"Now when it comes to practice, you could not necessarily work on angles — your body works a certain way. Like I've said before, there's guys that might've been oppressively bad or they just had groundballs by rolling over the ball all the time So of course you may want to alter that to get that smothering kind of a swing out of him.

"But if you're trying to catch up to velocity, if you're trying to lay back and I could keep going on and on. It sounds good."

The idea of hitting the ball hard in the air has been around for decades in baseball, pretty much ever since Babe Ruth on some level. It just wasn't able to be quantified or accessed by the public as easily until Statcast came around and made it all mainstream.

The Cubs, however, have been anti-launch-angle to a degree this season. They let go of hitting coach John Mallee (who liked players to hit the ball in the air and pull it) and replaced him with Chili Davis (who teaches the full-field, line-drive approach).

The effects haven't yet yielded results in terms of consistently plating runs or having a better performance in the situational hitting column, but the contact rate is, in fact, up.

Here is the list of Cubs hitters who currently boast a career best mark in strikeout rate:

Kris Bryant
Javy Baez
Willson Contreras
Addison Russell
Jason Heyward
Kyle Schwarber

Even Ben Zobrist is very close to his career mark and Anthony Rizzo is right at his career line.

Some of that jump in contact rate can be attributed to natural development and maturation of young hitters, but the Cubs are buying into the new way of doing things and it's paying off.

It's also probably the way the game is going to shift, with an emphasis on contact going to become more important the less balls are flying out of the yard.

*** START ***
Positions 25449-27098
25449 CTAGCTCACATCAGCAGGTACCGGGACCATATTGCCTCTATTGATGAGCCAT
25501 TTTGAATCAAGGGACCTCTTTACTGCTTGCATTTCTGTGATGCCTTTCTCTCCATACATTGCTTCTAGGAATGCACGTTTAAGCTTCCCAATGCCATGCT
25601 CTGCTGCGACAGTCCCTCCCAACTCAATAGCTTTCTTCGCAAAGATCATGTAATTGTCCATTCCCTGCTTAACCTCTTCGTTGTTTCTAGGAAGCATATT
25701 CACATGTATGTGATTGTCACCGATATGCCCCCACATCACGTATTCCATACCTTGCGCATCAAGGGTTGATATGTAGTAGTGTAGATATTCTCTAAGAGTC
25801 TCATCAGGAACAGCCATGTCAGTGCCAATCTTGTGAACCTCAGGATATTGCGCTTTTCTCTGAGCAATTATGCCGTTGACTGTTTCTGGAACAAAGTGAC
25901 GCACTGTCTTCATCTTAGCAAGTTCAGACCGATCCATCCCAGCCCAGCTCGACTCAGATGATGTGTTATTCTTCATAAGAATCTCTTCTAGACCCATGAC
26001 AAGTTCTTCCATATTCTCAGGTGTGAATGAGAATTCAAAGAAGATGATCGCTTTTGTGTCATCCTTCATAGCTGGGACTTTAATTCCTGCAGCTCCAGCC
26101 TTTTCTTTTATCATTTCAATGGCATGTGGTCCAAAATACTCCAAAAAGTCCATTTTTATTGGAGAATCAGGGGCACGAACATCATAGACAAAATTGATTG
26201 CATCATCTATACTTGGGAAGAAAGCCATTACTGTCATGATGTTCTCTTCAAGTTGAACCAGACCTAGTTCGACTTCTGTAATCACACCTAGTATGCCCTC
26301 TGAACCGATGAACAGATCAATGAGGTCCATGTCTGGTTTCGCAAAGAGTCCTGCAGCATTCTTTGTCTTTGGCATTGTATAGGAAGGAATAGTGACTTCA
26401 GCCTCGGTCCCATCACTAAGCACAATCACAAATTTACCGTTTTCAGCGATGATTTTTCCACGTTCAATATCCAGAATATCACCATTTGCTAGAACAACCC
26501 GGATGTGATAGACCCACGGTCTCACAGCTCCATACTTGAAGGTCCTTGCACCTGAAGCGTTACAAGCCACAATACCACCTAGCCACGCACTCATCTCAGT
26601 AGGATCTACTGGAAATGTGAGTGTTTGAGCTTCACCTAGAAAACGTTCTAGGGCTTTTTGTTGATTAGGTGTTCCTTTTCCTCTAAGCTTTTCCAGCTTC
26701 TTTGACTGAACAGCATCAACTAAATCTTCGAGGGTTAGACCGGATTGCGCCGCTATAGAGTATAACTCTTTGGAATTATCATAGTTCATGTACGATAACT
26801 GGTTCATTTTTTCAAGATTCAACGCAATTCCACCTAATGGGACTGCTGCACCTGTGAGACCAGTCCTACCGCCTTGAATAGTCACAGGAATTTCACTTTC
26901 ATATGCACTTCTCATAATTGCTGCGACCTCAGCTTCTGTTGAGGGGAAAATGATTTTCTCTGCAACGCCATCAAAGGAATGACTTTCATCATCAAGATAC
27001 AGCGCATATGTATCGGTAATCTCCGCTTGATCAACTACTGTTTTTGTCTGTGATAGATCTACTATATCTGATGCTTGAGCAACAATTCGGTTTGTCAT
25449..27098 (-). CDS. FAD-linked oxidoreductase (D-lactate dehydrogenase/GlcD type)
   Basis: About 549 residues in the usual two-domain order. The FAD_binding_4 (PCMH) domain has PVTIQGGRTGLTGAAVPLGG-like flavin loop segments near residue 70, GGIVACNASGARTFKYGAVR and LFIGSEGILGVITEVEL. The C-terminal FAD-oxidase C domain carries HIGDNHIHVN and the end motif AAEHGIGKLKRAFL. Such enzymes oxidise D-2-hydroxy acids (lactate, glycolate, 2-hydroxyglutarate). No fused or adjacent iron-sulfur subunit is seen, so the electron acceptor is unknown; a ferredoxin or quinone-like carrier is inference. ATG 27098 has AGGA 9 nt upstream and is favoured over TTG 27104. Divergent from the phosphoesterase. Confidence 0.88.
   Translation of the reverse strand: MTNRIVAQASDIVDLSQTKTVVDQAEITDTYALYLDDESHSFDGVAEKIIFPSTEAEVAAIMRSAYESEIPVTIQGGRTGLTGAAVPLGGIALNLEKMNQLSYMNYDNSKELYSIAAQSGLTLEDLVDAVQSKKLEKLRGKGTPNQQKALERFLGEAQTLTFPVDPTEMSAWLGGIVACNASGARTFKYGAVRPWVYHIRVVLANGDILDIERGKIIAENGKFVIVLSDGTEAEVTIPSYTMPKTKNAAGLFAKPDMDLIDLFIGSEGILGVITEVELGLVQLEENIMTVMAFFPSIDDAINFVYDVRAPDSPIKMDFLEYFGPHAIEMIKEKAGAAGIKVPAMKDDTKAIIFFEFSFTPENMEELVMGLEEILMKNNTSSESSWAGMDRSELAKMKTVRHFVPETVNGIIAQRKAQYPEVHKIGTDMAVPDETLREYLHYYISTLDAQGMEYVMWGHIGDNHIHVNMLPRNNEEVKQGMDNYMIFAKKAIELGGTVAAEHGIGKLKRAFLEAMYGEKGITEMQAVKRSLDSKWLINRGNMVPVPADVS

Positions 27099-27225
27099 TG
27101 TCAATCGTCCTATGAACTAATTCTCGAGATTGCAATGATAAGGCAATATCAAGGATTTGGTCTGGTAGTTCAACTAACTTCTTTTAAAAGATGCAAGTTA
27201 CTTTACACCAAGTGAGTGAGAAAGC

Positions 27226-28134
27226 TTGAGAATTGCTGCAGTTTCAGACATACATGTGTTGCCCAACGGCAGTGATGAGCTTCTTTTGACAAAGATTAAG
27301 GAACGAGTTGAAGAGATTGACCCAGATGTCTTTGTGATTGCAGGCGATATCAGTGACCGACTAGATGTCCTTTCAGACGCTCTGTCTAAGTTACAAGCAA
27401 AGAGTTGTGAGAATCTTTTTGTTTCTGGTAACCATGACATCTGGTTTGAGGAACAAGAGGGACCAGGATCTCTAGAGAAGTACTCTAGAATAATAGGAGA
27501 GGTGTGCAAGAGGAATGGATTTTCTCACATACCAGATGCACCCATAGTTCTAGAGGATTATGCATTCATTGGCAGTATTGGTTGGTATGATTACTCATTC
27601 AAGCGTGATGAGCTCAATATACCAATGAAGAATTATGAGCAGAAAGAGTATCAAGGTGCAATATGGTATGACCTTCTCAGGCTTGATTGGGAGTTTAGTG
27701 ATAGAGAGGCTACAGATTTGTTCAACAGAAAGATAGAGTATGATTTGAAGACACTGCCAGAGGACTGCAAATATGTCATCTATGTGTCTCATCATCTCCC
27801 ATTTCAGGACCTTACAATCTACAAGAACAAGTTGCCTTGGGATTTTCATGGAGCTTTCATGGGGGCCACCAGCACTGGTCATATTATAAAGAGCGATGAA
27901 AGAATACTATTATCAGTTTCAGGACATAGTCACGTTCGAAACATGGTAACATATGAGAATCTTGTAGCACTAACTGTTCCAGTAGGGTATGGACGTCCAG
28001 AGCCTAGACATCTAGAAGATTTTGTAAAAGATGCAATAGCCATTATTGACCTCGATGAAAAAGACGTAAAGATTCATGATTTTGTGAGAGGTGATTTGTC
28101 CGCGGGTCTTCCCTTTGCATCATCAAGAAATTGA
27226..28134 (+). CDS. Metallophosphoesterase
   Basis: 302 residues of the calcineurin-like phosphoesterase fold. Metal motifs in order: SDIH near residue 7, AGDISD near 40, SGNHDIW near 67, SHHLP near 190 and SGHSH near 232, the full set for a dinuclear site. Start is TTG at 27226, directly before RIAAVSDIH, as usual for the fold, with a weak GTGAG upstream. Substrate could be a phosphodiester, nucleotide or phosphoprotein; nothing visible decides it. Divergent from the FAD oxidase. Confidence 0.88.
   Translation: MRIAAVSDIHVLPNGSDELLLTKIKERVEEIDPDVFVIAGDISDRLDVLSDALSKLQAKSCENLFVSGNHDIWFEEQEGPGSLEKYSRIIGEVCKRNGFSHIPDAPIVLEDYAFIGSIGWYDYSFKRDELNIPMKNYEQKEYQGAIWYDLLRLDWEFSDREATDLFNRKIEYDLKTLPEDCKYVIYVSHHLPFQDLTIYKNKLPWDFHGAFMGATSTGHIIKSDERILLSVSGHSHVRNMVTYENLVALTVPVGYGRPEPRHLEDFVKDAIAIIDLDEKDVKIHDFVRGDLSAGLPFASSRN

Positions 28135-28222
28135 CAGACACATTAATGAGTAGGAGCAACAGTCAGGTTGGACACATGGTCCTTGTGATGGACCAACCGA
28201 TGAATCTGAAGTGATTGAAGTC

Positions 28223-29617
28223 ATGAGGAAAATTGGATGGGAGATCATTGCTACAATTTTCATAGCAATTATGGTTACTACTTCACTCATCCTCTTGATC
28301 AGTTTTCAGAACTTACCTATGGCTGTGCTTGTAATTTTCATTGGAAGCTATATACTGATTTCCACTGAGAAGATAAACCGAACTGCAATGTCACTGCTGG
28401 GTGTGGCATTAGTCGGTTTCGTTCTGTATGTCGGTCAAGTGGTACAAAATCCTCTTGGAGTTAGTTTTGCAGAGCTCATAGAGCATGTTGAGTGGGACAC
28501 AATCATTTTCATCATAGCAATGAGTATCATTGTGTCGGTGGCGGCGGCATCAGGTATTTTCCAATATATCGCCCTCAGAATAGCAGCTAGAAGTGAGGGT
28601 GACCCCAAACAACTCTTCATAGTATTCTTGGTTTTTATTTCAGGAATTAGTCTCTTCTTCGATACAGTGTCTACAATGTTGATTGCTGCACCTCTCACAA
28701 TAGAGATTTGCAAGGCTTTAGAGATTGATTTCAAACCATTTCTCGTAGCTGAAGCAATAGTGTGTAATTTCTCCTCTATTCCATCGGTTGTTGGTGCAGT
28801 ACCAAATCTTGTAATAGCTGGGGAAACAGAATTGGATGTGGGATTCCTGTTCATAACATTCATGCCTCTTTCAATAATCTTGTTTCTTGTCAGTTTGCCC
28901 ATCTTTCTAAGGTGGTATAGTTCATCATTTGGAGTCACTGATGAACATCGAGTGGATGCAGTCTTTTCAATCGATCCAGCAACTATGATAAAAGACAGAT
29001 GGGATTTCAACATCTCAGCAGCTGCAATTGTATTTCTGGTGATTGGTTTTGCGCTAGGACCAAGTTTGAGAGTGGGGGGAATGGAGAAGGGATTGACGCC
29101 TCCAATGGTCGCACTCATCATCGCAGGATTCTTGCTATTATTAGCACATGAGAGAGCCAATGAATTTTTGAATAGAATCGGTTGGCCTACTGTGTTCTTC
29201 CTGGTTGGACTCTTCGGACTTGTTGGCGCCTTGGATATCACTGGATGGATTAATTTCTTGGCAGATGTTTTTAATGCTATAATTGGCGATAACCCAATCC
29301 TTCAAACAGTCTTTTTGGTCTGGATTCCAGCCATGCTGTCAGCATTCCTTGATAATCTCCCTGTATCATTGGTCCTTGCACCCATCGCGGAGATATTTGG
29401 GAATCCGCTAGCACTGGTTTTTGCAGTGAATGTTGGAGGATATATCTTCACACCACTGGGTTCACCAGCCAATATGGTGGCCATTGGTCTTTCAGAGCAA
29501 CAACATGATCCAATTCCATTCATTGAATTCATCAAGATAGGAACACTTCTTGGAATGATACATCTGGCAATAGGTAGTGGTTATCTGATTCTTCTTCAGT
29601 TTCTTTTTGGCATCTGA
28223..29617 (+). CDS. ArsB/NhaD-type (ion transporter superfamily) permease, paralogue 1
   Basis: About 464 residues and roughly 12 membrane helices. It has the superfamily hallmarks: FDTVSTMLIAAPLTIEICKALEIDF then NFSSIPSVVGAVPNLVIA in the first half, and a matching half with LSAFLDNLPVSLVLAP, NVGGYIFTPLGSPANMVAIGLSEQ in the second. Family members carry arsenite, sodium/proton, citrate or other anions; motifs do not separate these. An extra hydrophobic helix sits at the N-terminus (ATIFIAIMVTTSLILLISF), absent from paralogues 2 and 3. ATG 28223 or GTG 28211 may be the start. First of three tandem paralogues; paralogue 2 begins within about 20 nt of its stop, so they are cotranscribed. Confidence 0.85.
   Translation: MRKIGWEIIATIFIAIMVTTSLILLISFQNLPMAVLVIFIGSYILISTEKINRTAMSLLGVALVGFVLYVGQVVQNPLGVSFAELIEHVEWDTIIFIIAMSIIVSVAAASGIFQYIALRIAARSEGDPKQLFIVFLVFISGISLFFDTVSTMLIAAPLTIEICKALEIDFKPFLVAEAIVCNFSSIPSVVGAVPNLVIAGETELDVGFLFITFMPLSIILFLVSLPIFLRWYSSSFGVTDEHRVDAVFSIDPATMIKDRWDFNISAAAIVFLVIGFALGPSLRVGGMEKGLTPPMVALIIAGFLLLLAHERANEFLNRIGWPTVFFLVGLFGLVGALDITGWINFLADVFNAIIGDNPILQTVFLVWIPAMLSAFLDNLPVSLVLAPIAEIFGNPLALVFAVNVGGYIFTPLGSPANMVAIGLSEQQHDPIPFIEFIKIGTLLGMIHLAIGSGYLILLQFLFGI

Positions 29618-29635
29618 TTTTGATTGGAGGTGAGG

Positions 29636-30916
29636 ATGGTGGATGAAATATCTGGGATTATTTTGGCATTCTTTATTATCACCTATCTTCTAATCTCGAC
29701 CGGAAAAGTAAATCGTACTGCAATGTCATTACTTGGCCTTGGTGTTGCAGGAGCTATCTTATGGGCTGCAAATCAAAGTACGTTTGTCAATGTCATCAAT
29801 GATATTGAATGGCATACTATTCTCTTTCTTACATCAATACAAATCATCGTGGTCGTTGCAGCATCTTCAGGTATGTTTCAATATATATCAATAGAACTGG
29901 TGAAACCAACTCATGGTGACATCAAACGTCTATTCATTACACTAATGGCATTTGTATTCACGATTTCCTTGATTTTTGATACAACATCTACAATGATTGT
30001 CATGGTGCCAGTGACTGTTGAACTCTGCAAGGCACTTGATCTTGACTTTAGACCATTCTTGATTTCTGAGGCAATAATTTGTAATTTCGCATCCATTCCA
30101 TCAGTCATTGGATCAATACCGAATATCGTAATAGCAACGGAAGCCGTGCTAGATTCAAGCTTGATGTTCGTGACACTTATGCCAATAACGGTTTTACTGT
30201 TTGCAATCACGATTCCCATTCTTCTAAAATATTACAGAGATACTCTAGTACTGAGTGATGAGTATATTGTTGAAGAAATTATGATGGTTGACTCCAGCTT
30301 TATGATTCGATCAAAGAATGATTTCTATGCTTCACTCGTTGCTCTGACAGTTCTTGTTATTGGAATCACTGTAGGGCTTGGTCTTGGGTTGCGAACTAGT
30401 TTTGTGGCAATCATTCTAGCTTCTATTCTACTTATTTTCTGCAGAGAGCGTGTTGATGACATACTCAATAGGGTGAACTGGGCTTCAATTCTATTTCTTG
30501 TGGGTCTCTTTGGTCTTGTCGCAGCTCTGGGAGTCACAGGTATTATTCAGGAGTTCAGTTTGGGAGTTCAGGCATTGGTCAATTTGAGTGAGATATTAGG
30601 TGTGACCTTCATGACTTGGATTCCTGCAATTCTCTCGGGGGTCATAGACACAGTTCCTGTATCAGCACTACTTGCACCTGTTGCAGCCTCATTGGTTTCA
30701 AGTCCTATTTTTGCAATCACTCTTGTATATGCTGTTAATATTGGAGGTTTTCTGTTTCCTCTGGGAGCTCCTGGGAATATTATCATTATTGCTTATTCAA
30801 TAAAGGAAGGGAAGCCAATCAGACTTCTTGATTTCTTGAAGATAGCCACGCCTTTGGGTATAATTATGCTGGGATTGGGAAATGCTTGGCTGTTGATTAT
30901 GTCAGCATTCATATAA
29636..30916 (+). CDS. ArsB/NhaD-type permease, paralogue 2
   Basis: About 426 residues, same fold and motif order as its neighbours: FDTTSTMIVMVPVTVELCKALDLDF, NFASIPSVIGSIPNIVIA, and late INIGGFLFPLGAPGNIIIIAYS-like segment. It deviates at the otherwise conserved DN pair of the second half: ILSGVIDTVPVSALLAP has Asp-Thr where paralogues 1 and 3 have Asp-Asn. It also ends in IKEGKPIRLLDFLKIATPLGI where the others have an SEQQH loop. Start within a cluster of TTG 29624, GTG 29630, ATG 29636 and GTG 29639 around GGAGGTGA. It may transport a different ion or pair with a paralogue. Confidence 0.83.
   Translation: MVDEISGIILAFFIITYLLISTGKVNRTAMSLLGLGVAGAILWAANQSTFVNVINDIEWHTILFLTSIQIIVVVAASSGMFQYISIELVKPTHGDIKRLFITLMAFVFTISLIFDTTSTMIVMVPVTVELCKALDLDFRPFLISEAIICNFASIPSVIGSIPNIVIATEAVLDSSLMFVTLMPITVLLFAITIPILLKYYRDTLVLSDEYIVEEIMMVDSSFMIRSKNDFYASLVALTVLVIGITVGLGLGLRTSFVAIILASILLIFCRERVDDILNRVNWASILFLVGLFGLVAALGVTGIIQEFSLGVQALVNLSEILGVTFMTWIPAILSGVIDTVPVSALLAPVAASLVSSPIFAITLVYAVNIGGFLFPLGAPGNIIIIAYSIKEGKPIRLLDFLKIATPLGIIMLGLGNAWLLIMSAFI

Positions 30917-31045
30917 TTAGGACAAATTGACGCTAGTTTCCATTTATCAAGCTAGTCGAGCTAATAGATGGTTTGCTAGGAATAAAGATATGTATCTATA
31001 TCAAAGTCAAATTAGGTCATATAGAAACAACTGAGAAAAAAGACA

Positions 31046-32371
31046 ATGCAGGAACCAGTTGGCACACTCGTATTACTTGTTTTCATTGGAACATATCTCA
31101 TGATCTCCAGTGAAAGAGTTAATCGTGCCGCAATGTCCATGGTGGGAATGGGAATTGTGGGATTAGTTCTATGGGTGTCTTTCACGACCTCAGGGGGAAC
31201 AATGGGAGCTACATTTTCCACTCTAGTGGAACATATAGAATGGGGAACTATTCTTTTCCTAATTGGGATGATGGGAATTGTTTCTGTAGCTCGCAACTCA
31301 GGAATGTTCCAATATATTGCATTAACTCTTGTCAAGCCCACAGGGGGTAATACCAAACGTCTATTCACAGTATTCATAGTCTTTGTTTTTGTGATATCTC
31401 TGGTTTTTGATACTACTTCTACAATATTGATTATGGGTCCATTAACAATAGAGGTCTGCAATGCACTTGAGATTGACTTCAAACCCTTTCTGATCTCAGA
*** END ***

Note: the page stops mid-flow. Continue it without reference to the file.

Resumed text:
The Cubs have seen firsthand how to beat the best pitching in the postseason and they know that cutting down on strikeouts and "moving the baseball" (as Maddon likes to put it) can help manufacture runs in low-scoring, tight affairs in October.

Now science is supporting those theories and Major League Baseball teams will have to adjust. 

The Cubs, however, are at least a step ahead of the game.

It's a long game — the offensive strides will take time to fully take effect even for the Cubs, who are at least a full offseason and two months ahead of the curve in terms of bucking the Launch Angle Revolution.

Maddon concedes that launch angle is a cool stat to see on the video board after homers, but other than that, he doesn't see much of a use for it, pointing to Kyle Schwarber's laser-line-drive homers having the same effect as Kris Bryant's moonshots.

However, Maddon does believe there's a place for launch angle and exit velocity in the game, though mostly for front offices trying to acquire players (think "Moneyball").

"As a teaching tool, you either come equipped with or without," Maddon said. "It's like you buy a new car, you either got this or you don't. Sometimes you can add some things occasionally, but for the most part, this is what you are.

"I like inside the ball, top half of the ball, inner half of the ball, stay long throughout the ball, utilize the whole field. I still think that's the tried and true approach and I'm not stuck in the mud on this by any means.

"The harder pitchers throw the baseball, the more laying back is going to be less effective."